For Israel, the occasional muscle flexing and seemingly erratic behaviour serves the purpose of telling the international community that, to avoid an Israeli pre-emptive strike, they must hold Israel back -- and the only way to do so is to increase non-military pressure on Iran.

Israel has other purposes as well. It is the homeland of the Jewish people, and it is still animated by the aspiration to promote strong Jewish immigration, Aliyah, to Israel.

That Iran could seriously wipe Israel off the map is not exactly the greatest selling point to prospective immigrants, especially from the Western world. Israel needs to project a completely different image to them -- it must convey a sense of safety and security and a promise that though the threat may be existential, Israel's resourcefulness will keep it in check -- which is one reason why threatening military action cannot be done indefinitely without eventually acting upon the threat. Again, do not take Israel's statements as banter.

Israel is also an economy that relies on the export of sophisticated manufactured products and significant foreign investment. If Israel conveys the sense that the country faces an impending doomsday scenario, Microsoft, Intel and other giants that are investing heavily in Israel's high tech miracle might be turned off.

Similar considerations apply to Israel's educated elites and its growing and increasingly mobile upper-middle class. Israelis could leave the country in droves if jobs, passports or visas are available and sufficient financial resources allow them to do so. As Ehud Barak told Jeffrey Goldberg in September 2010: "The real threat to Zionism is the dilution of quality... Jews know that they can land on their feet in any corner of the world. The real test for us is to make Israel such an attractive place, such a cutting-edge place in human society, education, culture, science, quality of life, that even American Jewish young people would want to come here!"

So, quite apart from having to confront a serious strategic threat that will alter the balance of regional power for decades to come, Israel must seek to reassure its own friends and citizens that despite the threat, Israel has the means to contain and counter it in ways that will not diminish the quality of life and the opportunities Israel has to offer. It is not an easy proposition, but it is one that Israeli policymakers need to grapple with in the coming weeks.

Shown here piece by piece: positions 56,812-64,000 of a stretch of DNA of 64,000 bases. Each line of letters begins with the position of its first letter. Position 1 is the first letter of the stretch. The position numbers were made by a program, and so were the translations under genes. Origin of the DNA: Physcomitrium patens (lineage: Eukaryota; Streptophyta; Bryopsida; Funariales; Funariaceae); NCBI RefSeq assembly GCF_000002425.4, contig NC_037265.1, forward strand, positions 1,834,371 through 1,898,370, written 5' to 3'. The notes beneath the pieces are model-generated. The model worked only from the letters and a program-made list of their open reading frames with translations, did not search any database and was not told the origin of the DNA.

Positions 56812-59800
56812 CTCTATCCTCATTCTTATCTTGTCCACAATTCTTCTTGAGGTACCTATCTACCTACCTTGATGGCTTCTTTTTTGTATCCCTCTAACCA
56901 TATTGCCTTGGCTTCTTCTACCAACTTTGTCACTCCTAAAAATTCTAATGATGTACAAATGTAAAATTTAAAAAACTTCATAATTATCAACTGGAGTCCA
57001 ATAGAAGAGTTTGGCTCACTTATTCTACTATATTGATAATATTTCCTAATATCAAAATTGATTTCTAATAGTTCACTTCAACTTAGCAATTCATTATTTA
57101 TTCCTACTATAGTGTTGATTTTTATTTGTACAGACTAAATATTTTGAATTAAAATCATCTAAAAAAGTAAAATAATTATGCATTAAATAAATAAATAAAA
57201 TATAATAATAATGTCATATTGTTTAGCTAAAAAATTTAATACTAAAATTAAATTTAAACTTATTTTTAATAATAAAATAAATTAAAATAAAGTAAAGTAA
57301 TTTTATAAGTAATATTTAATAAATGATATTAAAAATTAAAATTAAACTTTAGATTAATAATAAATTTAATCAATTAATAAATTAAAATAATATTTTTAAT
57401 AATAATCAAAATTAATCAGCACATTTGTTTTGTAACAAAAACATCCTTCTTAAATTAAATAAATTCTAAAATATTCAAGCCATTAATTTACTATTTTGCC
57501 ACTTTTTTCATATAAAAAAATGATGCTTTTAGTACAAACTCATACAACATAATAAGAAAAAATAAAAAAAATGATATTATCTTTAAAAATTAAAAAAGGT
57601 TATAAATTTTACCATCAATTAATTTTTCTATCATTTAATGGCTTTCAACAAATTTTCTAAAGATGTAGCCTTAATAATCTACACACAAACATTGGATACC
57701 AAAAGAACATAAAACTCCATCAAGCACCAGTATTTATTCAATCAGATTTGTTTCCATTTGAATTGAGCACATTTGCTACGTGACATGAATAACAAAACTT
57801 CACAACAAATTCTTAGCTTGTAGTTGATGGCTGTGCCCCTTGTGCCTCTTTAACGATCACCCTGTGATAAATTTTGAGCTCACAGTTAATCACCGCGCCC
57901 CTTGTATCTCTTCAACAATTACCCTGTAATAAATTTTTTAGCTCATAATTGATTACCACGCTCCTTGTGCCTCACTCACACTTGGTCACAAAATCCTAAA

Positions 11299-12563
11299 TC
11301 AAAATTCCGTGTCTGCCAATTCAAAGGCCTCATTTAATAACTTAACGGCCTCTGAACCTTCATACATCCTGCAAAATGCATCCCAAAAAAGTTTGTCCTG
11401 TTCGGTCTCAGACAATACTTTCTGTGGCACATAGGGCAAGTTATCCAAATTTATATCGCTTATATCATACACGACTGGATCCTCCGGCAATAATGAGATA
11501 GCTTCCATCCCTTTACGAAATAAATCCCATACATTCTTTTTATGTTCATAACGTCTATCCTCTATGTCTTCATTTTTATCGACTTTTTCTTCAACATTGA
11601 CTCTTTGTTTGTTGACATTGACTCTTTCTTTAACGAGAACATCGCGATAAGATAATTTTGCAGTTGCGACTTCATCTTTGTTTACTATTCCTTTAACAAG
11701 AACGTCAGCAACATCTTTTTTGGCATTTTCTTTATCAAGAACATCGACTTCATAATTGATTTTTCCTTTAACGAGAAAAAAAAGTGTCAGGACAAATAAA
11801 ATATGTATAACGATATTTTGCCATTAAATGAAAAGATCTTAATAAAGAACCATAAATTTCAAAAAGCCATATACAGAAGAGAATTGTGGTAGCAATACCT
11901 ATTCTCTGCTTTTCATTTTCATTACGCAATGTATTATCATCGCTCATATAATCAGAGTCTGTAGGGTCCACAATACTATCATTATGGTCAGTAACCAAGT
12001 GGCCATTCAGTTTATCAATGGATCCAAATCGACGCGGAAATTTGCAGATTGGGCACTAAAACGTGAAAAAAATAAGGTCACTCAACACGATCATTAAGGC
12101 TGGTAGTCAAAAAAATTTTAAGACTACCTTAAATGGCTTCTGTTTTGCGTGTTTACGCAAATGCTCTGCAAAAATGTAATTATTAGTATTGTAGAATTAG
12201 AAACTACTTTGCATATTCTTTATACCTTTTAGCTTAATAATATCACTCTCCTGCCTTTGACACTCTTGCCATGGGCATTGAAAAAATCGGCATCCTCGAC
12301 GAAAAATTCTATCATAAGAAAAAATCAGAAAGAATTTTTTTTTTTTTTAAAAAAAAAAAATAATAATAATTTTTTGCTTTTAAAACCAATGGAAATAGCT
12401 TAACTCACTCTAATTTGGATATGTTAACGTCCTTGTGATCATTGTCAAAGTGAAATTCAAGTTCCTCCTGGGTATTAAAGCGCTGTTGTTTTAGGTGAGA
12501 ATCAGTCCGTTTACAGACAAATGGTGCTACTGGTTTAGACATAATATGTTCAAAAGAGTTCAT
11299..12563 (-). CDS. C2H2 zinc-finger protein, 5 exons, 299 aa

Short of a decision to strike Iran militarily, Israel will have to think of creative ways to ensure that it defends itself against the risks of nuclear escalation, that it maintains old and seeks new friendships to isolate and weaken Iran, that it gains assurances and guarantees from allies about a joint, combined set of defence measures from which Israel can benefit and is still able to project enough power to deter any enemy from assuming that, under the shadow of Iran's nuclear umbrella, they can now act with a higher level of impunity against Israel than ever before.

All of this, of course, may eventually turn out to be irrelevant -- Iran's regime may implode, President Obama may attack. There are compelling reasons to see both options as having entered, in recent months, into the realm of the credible.

But Israel cannot afford to build its policy and its backup plan on these two assumptions -- and besides, neither is realistically going to happen until November. Which is why it is reasonable to assume that crunch time is coming, and those who claim Israel will take its biggest gamble since its independence in an operation that could at best gain time and at worst leave Israel as an isolated and weakened country, might be right after all.